A circle plot is a graph that looks like a ring. Here, I talk about how to draw a circle plot for genetic data with Python. The link to my code on GitHub is here.

The Data

In order to talk about the circle plot, let's first talk about the data used for making the plot. I'm plotting differences in the gene expression profiles of the three-spined stickleback. The three-spined stickleback is a popular model organism for studying population genetics, because they are the fish version of Darwin's finches. They have a wide range of morphology, are easy to keep in lab and find in nature, and most importantly for this blog post, they tolerate salinity very well. In other words, they thrive in both fresh water and ocean water. I used RNA-sequencing data from two three-spined stickleback populations, one from fresh water and another from ocean water.

When visualizing the data, I focused on two things: F-statistics ("Fst") and fold change in gene expression ("FC"). Fst is describes expected heterozygosity level, and it ranges between zero and one. A low Fst value means there is less heterozygosity between populations and they are genetically similar. A high Fst value means that the genetic differences between populations are significant. In summary, if the genetics of the two populations of fish were significantly different, the Fst would be closer to one. If they were similar, the Fst would be closer to zero.

Fold change describes whether one population expressed a gene more or less than the other population. The greater the absolute fold change value, the greater the difference in the gene's expression rate between the two populations. In the data I used, fold change ranges from -10,000 to 10,000, with a median around zero. For example, if the ocean water population expresses genes for regulating sodium level much more than the fresh water population, then the absolute fold change values for those genes would be higher. If the two populations expressed the genes at the same level, the fold change values would be closer to zero.


For visualization, I used Python and Pycairo, a Python library providing bindings for Cairo graphics.

Chromosomes to Arcs

In this circle plot, 21 chromosomes of the three-spined stickleback are represented as individual arcs, and scaled according to their size, i.e. larger chromosomes are represented in larger arcs. The arcs are labeled with a roman number for their chromosome number. Each arc starts at base pair 0 and ends at the length of its chromosome. Base pair locations are aggregated into buckets of 300,000 base pairs to keep the image legible. (Side note, three-spined stickleback has a genome that is 446 million base pair long! Us humans have a 3 million base pair long genome.) Here are the arcs for chromosomes I though IV:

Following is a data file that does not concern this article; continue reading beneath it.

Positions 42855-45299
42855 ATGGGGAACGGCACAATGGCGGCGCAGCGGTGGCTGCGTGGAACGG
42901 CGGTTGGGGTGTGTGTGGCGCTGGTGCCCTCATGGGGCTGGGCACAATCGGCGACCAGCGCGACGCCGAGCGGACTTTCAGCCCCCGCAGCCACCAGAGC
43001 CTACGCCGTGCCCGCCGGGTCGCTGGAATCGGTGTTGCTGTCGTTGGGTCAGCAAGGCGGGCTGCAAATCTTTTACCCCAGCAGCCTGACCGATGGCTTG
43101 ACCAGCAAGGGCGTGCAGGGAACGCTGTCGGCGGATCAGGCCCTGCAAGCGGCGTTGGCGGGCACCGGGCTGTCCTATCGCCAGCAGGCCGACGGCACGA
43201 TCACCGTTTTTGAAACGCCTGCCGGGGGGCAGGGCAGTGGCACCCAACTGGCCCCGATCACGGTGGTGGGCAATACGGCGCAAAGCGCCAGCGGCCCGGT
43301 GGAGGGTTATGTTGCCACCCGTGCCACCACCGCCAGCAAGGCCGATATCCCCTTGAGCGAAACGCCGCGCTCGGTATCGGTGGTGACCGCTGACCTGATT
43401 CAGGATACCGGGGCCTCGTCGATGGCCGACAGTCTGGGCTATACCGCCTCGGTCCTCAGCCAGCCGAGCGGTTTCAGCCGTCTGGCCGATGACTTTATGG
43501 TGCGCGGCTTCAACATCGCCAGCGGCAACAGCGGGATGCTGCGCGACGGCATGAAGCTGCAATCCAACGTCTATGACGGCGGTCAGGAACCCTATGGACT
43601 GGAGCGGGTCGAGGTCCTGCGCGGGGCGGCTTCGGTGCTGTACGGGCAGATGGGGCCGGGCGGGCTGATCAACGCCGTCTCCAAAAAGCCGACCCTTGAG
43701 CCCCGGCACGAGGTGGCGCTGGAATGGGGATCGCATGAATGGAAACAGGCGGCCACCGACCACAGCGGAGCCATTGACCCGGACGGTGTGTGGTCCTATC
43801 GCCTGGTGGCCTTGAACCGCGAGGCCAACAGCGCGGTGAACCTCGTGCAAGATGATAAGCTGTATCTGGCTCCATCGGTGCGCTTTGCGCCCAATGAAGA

Statistics to Colors

Translating Fst and fold change into colors was an interesting challenge. As Fst spans from zero to one, it was relatively easy to choose a color based on the Fst value. A high Fst will be colored in black, while low a Fst value will be colored yellow. The code for generating an RGB color value using Fst value is shown below:

if value_type == 'fst':
    value = round(float(value), 2)

    r = value
    g = value
    b = 0

For fold change, I had to be a bit more creative. Fold change values varied in a wide range, and I decided to transform fold change to log scale, which ranges from -5 to 5. Then I multiplied the values by 0.1 so they would be within -0.5 and 0.5. Then I took the absolute value of log(FC), because in this case, whether ocean or fresh water population overexpressed a gene is not an interest, as long as we observe a fold change. A high fold change is shown in purple, while a low fold change is shown in green:

elif value_type == 'stat':
    # Multiply by 0.1 so that the
    # values range from -0.5 to 0.5.
    value = round(float(value)*0.1, 2))

    # Get the absolute value because fold change is
    # subjective. It doesn't matter which population
    # expresses gene more as long as the difference is
    # apparent.
    value = abs(value)

    r = 0 + value
    g = 0.5 - value
    b = 0.3

This is the resulting legend:

The Resulting Plot

After parsing the statistics files, assigning colors, and transforming chromosomes to arcs, here is the resulting circle plot:


What conclusions can we draw from this visualization of the difference between the genetic makeup of our fresh and ocean water populations?

Even though most of the genome seems to have higher Fst values and therefore the genome is different between the populations, there are conserved regions in the genome (shown in yellow color in this plot). Difference is interesting, but in biology, similarity in genomes often is more meaningful, because it implies that conserved regions contain important genes.

It would be particularly interesting to dive further into chromosome IV because it contains a region that had a large fold changes, while it is highly conserved between the two populations. What genes have been protected from changes when the fish migrated between the different water types? Do us humans have analogs for these genes? What would that mean?

I am overall happy with how it turned out, and it was a great learning experience. Plus, it makes me realize the power of visualization, and how it makes finding unique properties about the data so much easier. Thank you for reading.